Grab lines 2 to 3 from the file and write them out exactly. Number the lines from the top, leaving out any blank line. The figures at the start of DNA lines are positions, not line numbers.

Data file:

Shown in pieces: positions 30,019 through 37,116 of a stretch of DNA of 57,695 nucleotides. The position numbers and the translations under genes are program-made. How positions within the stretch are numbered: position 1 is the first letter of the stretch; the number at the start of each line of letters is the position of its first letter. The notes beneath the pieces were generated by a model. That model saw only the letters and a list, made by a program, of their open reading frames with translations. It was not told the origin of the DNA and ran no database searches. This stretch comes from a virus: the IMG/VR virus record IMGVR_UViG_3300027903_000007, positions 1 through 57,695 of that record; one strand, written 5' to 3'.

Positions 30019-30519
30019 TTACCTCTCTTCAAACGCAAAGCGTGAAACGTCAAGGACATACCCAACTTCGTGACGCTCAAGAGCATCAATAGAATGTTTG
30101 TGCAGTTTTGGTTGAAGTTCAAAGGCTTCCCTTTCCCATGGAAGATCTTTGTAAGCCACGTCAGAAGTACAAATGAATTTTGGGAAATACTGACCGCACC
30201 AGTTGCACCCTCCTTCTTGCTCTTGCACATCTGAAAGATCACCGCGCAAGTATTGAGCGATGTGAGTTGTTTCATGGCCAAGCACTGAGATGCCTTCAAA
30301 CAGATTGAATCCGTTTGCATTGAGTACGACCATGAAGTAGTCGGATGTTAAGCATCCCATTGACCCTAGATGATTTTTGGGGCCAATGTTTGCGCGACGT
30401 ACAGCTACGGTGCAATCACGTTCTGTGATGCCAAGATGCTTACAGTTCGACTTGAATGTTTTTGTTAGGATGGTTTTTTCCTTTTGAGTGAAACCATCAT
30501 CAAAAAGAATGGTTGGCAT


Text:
Positions 30019-30519
30019 TTACCTCTCTTCAAACGCAAAGCGTGAAACGTCAAGGACATACCCAACTTCGTGACGCTCAAGAGCATCAATAGAATGTTTG